Unmanned underwater vehicle (UUV) from Lockheed Martin to be upgraded for countermine warfare
WASHINGTON, 11 March 2015. Unmanned underwater vehicle (UUV) experts at Lockheed Martin Corp. are upgrading three versions of the company's Remote Multi-Mission Vehicles (RMMV) UUVs for use in countermine warfare aboard the U.S. Navy's Littoral Combat Ship.
Officials of the Naval Sea Systems Command in Washington announced a $28.8 million contract Friday to the Lockheed Martin Mission Systems and Training segment in Riviera Beach, Fla., to upgrade three low-rate initial production 1 versions of the RMMV unmanned submersible to version 6.0 for use as the Remote Minehunting System (RMS) aboard the Littoral Combat Ship.
The RMMV UUV is based on the Lockheed Martin AN/WLD-1 Remote Minehunting System, a 23-foot-long semiautonomous semisubmersible diesel-powered submarine with a snorkel and antenna mast that detects difficult-to-find moored and bottom sea mines.
The RMMV acting in the countermine role tows an advanced variable-depth sensor designed to identify sea mine threats, has demonstrated its ability to operate without a host combatant ship.
The unmanned minehunting vehicle has been deploying on U.S. Navy guided-missile destroyers; now Lockheed Martin is modifying the unmanned vessel to be part of the countermine warfare mission module aboard the Littoral Combat Ship with enhancements to bring the RMMV up to version 6.0.
These upgrades to the RMMV involve reliability improvements and modifications for integrating the unmanned mine hunter onto the Littoral Combat Ship and that ship's countermine warfare mission package. Lockheed Martin previously made upgrades to the RMMV to enable the unmanned vessel to perform coastal defense, or intelligence, surveillance, reconnaissance (ISR).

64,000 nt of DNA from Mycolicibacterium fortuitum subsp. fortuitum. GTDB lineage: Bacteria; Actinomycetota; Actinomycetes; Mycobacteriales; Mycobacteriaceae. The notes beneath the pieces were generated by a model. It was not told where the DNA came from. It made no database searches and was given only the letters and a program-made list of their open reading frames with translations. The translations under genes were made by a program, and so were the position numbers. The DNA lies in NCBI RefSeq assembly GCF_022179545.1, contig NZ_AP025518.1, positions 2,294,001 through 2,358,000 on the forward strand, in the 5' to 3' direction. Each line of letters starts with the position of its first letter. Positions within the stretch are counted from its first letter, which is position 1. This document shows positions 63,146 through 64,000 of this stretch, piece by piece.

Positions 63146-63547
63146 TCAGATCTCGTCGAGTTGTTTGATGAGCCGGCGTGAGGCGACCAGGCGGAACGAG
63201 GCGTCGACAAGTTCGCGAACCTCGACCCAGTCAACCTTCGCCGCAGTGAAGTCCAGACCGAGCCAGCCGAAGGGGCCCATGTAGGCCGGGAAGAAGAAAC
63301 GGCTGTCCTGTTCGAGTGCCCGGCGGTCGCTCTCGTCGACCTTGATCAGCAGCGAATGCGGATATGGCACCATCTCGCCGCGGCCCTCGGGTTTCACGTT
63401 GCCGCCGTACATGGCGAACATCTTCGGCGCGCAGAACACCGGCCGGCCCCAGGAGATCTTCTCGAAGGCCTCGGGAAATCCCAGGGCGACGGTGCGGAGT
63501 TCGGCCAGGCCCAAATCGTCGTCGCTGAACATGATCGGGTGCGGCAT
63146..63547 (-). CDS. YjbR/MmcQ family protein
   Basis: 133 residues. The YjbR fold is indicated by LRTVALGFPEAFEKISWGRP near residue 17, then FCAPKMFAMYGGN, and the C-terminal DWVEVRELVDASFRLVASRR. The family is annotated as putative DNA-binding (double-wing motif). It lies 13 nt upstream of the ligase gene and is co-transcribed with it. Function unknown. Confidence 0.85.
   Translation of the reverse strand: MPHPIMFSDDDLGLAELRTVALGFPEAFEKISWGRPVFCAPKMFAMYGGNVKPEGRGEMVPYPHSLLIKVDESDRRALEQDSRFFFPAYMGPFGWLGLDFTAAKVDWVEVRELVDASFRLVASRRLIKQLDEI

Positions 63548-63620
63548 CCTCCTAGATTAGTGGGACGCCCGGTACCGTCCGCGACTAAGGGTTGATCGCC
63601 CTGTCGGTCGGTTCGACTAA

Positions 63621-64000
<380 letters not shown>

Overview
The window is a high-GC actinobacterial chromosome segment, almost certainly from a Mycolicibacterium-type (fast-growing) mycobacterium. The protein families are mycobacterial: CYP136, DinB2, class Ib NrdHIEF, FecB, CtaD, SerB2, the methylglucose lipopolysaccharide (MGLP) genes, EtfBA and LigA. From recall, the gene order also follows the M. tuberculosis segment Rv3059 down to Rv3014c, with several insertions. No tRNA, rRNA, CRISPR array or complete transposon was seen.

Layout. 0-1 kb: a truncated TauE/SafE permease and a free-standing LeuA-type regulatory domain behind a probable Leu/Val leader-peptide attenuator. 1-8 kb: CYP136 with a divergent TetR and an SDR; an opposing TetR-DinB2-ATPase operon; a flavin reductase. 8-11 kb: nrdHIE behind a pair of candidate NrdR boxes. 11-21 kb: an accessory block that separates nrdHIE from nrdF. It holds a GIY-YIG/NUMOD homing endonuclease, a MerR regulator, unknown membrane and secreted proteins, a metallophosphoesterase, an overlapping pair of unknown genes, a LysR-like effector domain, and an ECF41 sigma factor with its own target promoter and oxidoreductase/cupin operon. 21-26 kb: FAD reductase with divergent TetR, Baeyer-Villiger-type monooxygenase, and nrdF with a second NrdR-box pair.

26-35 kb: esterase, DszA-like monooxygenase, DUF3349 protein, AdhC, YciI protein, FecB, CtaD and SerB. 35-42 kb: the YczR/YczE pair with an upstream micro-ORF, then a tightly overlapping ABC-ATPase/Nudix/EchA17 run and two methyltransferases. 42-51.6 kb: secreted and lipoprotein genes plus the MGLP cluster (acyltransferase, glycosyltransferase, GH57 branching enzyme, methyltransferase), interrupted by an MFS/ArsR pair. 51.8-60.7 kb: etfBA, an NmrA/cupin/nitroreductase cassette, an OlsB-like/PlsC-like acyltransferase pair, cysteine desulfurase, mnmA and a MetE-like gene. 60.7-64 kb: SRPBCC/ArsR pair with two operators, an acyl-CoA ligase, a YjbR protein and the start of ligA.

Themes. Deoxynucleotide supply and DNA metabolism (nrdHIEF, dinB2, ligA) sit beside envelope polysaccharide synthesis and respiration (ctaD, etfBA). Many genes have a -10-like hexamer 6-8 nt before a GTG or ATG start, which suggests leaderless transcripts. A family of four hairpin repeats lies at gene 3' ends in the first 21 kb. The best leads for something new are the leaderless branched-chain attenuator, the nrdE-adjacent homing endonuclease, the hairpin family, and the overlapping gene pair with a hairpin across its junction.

The RMMV is launched and then controlled remotely from the host ship, providing on-board Navy personnel with real-time, over-the-horizon mine reconnaissance capability. The RMMV encompasses high-endurance, interchangeable mission system electronics; all-weather, low-observable operations; and real-time data transfer beyond line of sight.
In addition to being part of the Littoral Combat Ship's countermine warfare mission module, the RMMV also is designed to support other Navy surface ships not originally designed for counter-mine warfare.
The RMMV uses a portable launch and recovery system from either a pier or a ship of opportunity. The system has been launched in less than 10 minutes with a pier side overhead crane.
On Friday's contract Lockheed Martin will do the work in Palm Beach, Fla., and Syracuse, N.Y., and should be finished by February 2017. For more information contact Lockheed Martin Mission Systems and Training online at www.lockheedmartin.com/us/mst, or Naval Sea Systems Command at www.navsea.navy.mil.